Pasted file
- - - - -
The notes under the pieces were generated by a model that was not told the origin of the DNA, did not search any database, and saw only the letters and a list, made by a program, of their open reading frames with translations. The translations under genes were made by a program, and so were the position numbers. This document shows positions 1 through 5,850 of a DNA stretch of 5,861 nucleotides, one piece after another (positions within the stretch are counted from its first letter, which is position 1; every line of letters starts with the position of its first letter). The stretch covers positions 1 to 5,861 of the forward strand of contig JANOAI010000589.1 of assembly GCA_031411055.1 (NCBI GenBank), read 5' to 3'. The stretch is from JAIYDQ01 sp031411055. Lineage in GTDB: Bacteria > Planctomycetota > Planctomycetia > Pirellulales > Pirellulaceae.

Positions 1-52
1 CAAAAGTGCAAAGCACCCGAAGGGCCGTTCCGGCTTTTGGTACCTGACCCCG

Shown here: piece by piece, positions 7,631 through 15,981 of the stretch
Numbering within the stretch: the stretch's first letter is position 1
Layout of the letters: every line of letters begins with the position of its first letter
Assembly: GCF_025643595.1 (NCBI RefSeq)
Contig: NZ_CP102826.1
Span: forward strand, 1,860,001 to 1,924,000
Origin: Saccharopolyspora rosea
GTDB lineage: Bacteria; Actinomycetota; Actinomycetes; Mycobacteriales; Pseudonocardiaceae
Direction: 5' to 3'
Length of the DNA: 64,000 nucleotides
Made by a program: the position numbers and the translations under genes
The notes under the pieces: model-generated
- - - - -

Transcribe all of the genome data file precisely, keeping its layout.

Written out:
The notes under the pieces were generated by a model that was not told the origin of the DNA, did not search any database, and saw only the letters and a list, made by a program, of their open reading frames with translations. The translations under genes were made by a program, and so were the position numbers. This document shows positions 1 through 5,850 of a DNA stretch of 5,861 nucleotides, one piece after another (positions within the stretch are counted from its first letter, which is position 1; every line of letters starts with the position of its first letter). The stretch covers positions 1 to 5,861 of the forward strand of contig JANOAI010000589.1 of assembly GCA_031411055.1 (NCBI GenBank), read 5' to 3'. The stretch is from JAIYDQ01 sp031411055. Lineage in GTDB: Bacteria > Planctomycetota > Planctomycetia > Pirellulales > Pirellulaceae.

Positions 1-52
1 CAAAAGTGCAAAGCACCCGAAGGGCCGTTCCGGCTTTTGGTACCTGACCCCG

Shown here: piece by piece, positions 7,631 through 15,981 of the stretch
Numbering within the stretch: the stretch's first letter is position 1
Layout of the letters: every line of letters begins with the position of its first letter
Assembly: GCF_025643595.1 (NCBI RefSeq)
Contig: NZ_CP102826.1
Span: forward strand, 1,860,001 to 1,924,000
Origin: Saccharopolyspora rosea
GTDB lineage: Bacteria; Actinomycetota; Actinomycetes; Mycobacteriales; Pseudonocardiaceae
Direction: 5' to 3'
Length of the DNA: 64,000 nucleotides
Made by a program: the position numbers and the translations under genes
The notes under the pieces: model-generated